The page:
You can start by getting your kids to put coins in money jars as early as three years old. Tweens and teens should be encouraged to save money to buy something they want, especially if it’s a luxury that is way out of the household budget. Teach them about delayed gratification and the importance of working hard for whatever it is that they want to achieve.
2. Investing is a way of getting your money to work for you.
Whether it’s a five or fifteen-year-old kid that you have, the number one rule that you need to teach them about money is that investing is a way to get money to work for them.
3. It’s important to prioritize.
If you’re a couple who is just starting a family, you should have no problems at all teaching your kids about the value of money through prioritization. Tell them that it is more important, right now, for you to be able to afford paying for a roof over your heads than buying your kid the latest gaming console or mobile phone. They should easily get the point of the lesson.
4. It’s important to build credit.
Your freshman kid can get pre-approved credit cards and give in to the temptation of spending money that they haven’t even earned yet. Before your son or daughter heads over to college, make sure to highlight the importance of building credit and managing debt. They would have a hard enough time as it is to pay for student loans later on, so unnecessary credit card spending should be a big no-no.
5. It’s important to live within your means.
For this, budgeting and prioritizing the things that need to be spent on are the lessons that you should be able to teach your kids. Use your life in the house as an example. Give your kid a glimpse at what the household budget looks like and help him or her create the same budget for a week’s worth of allowance. If the money does not allow for luxury items to be bought, tell your kid that there’s a need to work hard to get the extra things in life.
6. You should invest for the future.
Kids might not necessarily be thinking about retirement during their teenage years, but they will definitely look as far ahead as going to college or buying a house and a car. In order to achieve these immediate goals, they need to invest for the future – and this is where the money management skills will come in.
7. You should invest a small amount of money.
There are conservative investors and there are investors who are willing to take more risks. This is a trait that you can discover in older kids who can already understand the concept of risks when it comes to investing money. A good rule of thumb to follow is to not let them invest an amount which is more than what they’re comfortable with – a rule that you can also follow suit as a parent.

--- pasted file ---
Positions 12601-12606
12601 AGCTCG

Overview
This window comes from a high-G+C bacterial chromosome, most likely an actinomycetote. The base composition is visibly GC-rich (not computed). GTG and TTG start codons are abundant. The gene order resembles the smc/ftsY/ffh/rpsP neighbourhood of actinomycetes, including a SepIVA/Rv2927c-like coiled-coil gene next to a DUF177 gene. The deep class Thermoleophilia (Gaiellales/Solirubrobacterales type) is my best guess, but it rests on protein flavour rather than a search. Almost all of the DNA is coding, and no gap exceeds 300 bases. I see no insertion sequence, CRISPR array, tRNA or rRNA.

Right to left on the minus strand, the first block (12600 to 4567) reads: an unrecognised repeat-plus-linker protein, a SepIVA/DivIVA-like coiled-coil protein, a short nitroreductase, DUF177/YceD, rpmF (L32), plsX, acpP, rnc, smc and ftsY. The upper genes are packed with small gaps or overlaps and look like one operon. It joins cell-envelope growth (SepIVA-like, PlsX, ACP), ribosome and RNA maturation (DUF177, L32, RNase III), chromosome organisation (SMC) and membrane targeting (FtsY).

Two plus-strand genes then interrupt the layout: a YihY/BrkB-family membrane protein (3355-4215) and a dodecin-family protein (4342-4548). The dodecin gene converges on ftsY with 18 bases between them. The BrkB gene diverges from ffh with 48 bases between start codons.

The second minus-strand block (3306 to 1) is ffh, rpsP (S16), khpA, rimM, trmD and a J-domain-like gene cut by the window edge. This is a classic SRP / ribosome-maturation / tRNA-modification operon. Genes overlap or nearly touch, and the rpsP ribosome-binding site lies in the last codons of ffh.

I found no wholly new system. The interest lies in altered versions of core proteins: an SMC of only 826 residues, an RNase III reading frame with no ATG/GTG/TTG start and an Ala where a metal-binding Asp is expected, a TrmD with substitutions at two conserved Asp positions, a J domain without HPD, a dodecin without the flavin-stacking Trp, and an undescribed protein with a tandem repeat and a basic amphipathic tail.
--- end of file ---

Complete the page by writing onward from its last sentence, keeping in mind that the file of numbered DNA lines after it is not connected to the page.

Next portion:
8. There’s magic in compound interest.
Next, why not explain to your kids the magic of compound interest? With a $10 bill that’s invested in a compound interest account, the amount will double in about every ten years. Essentially, saving over time is productive so the longer your money stays in a compound interest investment, the more it will earn.
9. Learn about the concept of college and retirement accounts.
Again, young kids may not necessarily think way in advance about retirement – but there will always be their college years to deal with. Is there a specific school that your kid has in mind for college?
If the tuition costs there are extremely high and you do not have that much college fund investments to start with, what’s the backup plan? Remind yourself that the same thing holds true for your retirement funds. The earlier you start saving up for it, the better off you will be financially during your golden years.
10. You should learn how to comparison shop.
Finally, being wise with spending is also a part of investing because this is where the money goes. When going grocery shopping, teach your kids how to look for lower-priced brands with almost the same quality as a pricier brand. When hiring a service, get different price quotations first and comparison shop. The same thing holds true when shopping for things online.
By teaching your kids these ten investment and money management lessons, they should be able to handle their own money well in the future.